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Thread: Some Questions and Observations About Making an Aperture Scale

  1. #1

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    Some Questions and Observations About Making an Aperture Scale

    I recently bought the cells for a 90mm f/5.6 Super Angulon lens, and I've put them into a Seiko 0 shutter. (The Seiko 0 and the Copal 0 have the same specs, so the cells fit just fine). The Seiko shutter once held a different lens, and the aperture scale goes from f/6.3-64. I have to close the aperture past that f/6.3 setting before the blades show on the SA. I want to make my own aperture scale for this lens, and have some questions that I hope folks here can advise me on.

    I've done a bunch of reading on this, and want to make a few points before getting to my questions. First, I will not send the lens in to have a scale professionally made. I got very good deals on both the glass and the shutter, and after checking on the cost of pro-made scales, I found that I would add nearly 50% to the cost of the lens by buying one. I'm cheap, so that's right out. Second, I know that shutters are not perfectly accurate, and that imaging is at least somewhat forgiving, so a perfectly accurate scale is not needed (one more reason to forego a pro-made scale). Finally, the only light meter I own is in my DSLR, so the descriptions of making scales based on the actual light coming through is not easy for me to understand, and may be impossible to do.

    In my reading, several folks expressed the view, based on some of my points above, that simply using a ruler to measure the opening as seen through the front of the lens is good enough to use as a tool for marking a DIY aperture scale. Dividing the focal length by the f/stop gives what the diameter of the opening should be. This is what I've been messing about with so far, and my questions concern what I've found.

    First, when the lens is wide open, the aperture should be 16.07 mm across (90/5.6 = 16.07). But when I use a ruler to measure the wide open lens, it looks to be 15mm across. Does this mean that the glass in the lens bends the light in such a way that the diameter I'm seeing is off of the 'true' aperture? (I imagine this is so; either that, or Schneider just gave their f/6 lens [90/15 = 6] a generous rounding off to f/5.6.) If this is true, should I, when making my calculations, subtract a proportional amount from each calculation? What I mean is, 15 is 0.93 x 16.07, so should I multiply each calculation by that amount before taking me measurements? 90/8 = 11.25; 11.25 x 0.93 = 10.46. So I would look for about 10.5 mm as the diameter of my f/8 setting?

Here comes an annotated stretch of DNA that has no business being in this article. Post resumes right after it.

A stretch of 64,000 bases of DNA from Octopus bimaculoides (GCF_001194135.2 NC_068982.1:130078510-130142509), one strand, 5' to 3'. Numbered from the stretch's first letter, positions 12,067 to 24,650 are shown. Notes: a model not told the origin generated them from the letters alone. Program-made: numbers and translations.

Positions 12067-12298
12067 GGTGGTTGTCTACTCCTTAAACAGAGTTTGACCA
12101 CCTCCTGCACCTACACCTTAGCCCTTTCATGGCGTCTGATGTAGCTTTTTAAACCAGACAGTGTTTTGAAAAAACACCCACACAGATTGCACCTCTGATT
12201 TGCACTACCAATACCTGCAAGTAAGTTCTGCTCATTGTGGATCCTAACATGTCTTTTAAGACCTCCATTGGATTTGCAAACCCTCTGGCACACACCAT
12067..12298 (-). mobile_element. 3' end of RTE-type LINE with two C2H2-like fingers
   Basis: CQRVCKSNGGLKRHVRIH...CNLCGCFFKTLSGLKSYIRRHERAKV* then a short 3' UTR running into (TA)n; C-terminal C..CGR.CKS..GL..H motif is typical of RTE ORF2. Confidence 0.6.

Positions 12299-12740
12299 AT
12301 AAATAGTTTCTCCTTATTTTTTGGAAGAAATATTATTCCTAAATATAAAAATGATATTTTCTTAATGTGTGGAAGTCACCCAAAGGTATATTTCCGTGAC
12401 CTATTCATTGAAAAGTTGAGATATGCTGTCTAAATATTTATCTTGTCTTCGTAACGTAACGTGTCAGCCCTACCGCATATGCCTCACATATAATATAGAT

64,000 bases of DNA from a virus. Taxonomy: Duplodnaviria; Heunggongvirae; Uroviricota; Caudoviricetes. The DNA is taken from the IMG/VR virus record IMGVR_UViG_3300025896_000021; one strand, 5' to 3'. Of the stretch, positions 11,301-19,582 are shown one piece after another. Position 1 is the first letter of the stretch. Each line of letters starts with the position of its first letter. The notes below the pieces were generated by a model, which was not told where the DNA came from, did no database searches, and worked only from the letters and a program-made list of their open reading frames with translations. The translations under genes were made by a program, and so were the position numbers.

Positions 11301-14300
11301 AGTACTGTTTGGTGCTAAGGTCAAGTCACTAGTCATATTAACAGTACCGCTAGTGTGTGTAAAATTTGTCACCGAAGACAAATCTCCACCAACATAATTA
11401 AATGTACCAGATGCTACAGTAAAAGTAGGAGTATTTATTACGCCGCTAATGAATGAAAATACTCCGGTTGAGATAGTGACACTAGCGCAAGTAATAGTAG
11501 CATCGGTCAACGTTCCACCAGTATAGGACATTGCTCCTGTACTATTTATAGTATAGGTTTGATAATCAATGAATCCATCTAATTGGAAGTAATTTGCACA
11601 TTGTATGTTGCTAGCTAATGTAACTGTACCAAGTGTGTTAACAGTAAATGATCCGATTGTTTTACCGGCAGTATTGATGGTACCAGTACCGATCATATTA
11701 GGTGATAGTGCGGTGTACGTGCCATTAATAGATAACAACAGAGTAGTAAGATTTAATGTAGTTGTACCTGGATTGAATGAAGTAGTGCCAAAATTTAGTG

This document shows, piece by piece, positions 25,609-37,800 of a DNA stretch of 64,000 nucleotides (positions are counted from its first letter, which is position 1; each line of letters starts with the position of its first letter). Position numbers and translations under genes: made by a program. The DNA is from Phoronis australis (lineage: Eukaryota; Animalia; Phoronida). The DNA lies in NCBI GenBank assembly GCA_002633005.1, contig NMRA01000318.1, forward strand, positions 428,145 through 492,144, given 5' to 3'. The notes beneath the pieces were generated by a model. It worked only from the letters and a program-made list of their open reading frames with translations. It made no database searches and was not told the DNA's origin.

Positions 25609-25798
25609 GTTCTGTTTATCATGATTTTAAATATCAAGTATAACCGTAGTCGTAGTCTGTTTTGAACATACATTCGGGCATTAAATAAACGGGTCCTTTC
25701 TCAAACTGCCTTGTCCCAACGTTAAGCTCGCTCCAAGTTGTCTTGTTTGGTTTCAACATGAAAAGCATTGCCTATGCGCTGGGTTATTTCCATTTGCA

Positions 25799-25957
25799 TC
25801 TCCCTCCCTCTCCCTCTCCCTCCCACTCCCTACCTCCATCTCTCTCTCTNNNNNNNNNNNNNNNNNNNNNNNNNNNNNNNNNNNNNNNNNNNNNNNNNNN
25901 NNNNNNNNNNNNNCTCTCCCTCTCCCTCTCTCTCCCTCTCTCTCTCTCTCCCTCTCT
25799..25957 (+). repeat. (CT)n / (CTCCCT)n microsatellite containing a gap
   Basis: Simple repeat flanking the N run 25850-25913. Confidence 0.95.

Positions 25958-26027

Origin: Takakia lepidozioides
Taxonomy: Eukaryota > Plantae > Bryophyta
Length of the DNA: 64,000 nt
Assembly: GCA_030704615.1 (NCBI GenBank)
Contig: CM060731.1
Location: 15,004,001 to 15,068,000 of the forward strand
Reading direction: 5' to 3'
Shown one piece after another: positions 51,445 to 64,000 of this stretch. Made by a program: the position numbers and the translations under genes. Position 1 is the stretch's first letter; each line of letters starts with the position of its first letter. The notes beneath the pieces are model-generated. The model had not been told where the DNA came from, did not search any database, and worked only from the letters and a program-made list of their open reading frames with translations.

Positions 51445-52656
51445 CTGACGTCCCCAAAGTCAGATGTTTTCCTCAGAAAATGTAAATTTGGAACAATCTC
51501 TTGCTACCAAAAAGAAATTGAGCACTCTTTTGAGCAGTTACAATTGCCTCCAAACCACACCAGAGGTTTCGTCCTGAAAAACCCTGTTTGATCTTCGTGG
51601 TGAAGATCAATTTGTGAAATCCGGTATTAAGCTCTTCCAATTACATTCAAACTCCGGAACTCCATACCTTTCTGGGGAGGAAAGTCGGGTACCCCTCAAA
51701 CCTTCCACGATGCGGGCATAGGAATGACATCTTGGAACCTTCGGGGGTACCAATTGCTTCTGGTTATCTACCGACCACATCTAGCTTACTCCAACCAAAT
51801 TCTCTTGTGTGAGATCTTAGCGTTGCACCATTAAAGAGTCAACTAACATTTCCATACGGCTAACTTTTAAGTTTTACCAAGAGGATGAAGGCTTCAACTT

Next, how do I measure the 'diameter' of the aperture when the opening is a pentagon? That 15mm measurement is the wide open circular view through the glass in the cells, but when I stop down even to about f/8, the sides of the five-bladed aperture get pretty flat. I'm not a math guy, so I looked online to try to find a formula for figuring this out. This confirmed that, yes, I'm not a math guy. Still, I found a calculator that showed me the area of pentagons drawn on virtual graph paper. I found that, if I measure from a point of the pentagon straight across to the middle of the opposite side, that 'diameter' is very close. A circle with the same diameter has 1.07 times the area. Is this close enough?

    And here's an odd thing: if the first thing I described -- the 16.07 supposed aperture measuring a visual 15mm -- means I should shrink my measurements a bit (x 0.93), then the second thing -- a measurement across a pentagon is somewhat smaller than the diameter of a circle that has the same area -- means I should make my measurements a bit bigger (x 1.07). Again, I'm not a math guy, but it seems to me that, for this particular glass in this shutter, I should multiply those two numbers together to tell me how to measure the apparent aperture. And it turns out that 0.93 x 1.07 = 0.9951! So I should just use the ruler and go by the distance across the pentagon and mark based on that.

    I hope someone can check my thinking for me.

    I also hope that what I've written, if it makes sense and is close enough, might help others who want to make their own aperture scales.

  2. #2

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    Re: Some Questions and Observations About Making an Aperture Scale

    The EZ way for this is that you know that the lens is f5.6, so you have a baseline... I have posted this before, so you can look for this there, or here is the quicky method... Focus lens to INF, aim at a very bright evenly lit wall, make a label strip under the f- pointer, press a spotmeter on the center of the GG, and with a dark cloth over you, take a reading of that spot on the GG... Set meter for the reading for f5.6... Keep the exact spot, but stop down until meter reads -1 stop, then make a dot on the white strip, and repeat until stopped down completely... Add the #'s and you will have a decent scale to work with... Then some film tests, but this will get you an OK seat in the ballpark...

    Good Luck!!!

    Steve K

  3. #3

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    Re: Some Questions and Observations About Making an Aperture Scale

    Paul, I think I suggested the same approach, but with a DSLR filling the frame, and in spot meter mode...